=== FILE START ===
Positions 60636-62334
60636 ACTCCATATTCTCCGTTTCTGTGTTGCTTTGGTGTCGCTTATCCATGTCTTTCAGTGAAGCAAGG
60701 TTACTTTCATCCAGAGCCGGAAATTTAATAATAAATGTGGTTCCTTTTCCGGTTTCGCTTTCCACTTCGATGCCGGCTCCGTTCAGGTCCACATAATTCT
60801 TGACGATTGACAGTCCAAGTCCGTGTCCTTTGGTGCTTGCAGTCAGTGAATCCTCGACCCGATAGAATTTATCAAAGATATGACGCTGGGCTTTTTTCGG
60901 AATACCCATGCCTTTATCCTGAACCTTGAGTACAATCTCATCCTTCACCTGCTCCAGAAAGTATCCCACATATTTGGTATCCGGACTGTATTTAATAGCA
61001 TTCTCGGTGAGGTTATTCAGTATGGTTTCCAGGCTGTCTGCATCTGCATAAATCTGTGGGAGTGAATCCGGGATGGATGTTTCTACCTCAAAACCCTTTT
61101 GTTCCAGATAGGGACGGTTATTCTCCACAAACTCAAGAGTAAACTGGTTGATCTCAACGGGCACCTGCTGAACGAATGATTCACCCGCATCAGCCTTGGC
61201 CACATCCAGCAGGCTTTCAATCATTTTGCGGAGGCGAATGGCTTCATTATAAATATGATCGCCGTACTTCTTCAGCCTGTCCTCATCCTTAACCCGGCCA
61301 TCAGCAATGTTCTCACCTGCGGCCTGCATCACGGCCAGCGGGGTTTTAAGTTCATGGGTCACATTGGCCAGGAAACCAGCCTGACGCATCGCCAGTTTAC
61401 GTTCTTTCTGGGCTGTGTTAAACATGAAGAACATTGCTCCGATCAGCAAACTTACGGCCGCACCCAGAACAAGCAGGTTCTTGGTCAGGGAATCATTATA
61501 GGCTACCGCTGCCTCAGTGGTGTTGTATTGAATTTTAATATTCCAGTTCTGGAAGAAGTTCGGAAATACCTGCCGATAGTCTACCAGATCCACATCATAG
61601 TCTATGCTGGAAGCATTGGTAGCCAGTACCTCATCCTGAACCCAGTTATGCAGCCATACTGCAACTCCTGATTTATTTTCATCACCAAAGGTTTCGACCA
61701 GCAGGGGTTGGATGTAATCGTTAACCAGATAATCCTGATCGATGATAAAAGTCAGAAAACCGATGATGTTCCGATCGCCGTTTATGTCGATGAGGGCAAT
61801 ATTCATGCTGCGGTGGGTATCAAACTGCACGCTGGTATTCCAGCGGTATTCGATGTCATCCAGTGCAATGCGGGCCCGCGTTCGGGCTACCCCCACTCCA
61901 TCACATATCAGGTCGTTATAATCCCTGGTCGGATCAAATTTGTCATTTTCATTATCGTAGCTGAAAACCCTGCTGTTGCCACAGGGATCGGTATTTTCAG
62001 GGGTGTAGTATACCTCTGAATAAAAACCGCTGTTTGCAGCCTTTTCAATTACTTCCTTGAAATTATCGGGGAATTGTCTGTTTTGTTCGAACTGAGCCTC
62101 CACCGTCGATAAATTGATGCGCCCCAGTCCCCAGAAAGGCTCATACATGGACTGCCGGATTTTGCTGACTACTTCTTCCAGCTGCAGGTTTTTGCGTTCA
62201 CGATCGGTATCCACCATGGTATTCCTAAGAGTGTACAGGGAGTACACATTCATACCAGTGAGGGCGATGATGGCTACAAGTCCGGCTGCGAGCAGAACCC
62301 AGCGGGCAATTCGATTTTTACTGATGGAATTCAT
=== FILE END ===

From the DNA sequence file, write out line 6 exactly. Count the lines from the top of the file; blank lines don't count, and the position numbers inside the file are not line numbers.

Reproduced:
61001 TTCTCGGTGAGGTTATTCAGTATGGTTTCCAGGCTGTCTGCATCTGCATAAATCTGTGGGAGTGAATCCGGGATGGATGTTTCTACCTCAAAACCCTTTT